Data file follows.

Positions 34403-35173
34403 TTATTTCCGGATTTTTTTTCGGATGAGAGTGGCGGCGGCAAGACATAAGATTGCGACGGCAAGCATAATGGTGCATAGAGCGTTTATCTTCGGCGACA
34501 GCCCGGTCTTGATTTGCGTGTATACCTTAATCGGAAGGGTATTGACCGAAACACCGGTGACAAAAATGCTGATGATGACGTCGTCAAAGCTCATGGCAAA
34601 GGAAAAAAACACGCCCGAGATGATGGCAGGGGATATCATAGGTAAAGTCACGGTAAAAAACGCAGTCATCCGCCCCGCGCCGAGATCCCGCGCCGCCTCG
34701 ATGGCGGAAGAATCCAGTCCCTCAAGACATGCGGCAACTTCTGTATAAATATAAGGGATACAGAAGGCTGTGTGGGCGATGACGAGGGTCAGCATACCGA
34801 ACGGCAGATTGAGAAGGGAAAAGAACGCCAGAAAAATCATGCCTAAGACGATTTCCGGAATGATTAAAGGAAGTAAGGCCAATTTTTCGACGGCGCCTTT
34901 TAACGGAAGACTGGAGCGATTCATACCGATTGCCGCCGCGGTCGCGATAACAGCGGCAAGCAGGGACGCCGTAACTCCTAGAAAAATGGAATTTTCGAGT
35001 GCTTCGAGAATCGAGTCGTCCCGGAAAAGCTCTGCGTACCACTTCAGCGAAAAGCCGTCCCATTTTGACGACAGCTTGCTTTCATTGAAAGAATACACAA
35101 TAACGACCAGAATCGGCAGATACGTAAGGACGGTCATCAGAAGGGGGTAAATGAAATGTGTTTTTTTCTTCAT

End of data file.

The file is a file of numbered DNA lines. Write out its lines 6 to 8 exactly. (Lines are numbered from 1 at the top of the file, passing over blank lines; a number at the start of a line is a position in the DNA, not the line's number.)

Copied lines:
34801 ACGGCAGATTGAGAAGGGAAAAGAACGCCAGAAAAATCATGCCTAAGACGATTTCCGGAATGATTAAAGGAAGTAAGGCCAATTTTTCGACGGCGCCTTT
34901 TAACGGAAGACTGGAGCGATTCATACCGATTGCCGCCGCGGTCGCGATAACAGCGGCAAGCAGGGACGCCGTAACTCCTAGAAAAATGGAATTTTCGAGT
35001 GCTTCGAGAATCGAGTCGTCCCGGAAAAGCTCTGCGTACCACTTCAGCGAAAAGCCGTCCCATTTTGACGACAGCTTGCTTTCATTGAAAGAATACACAA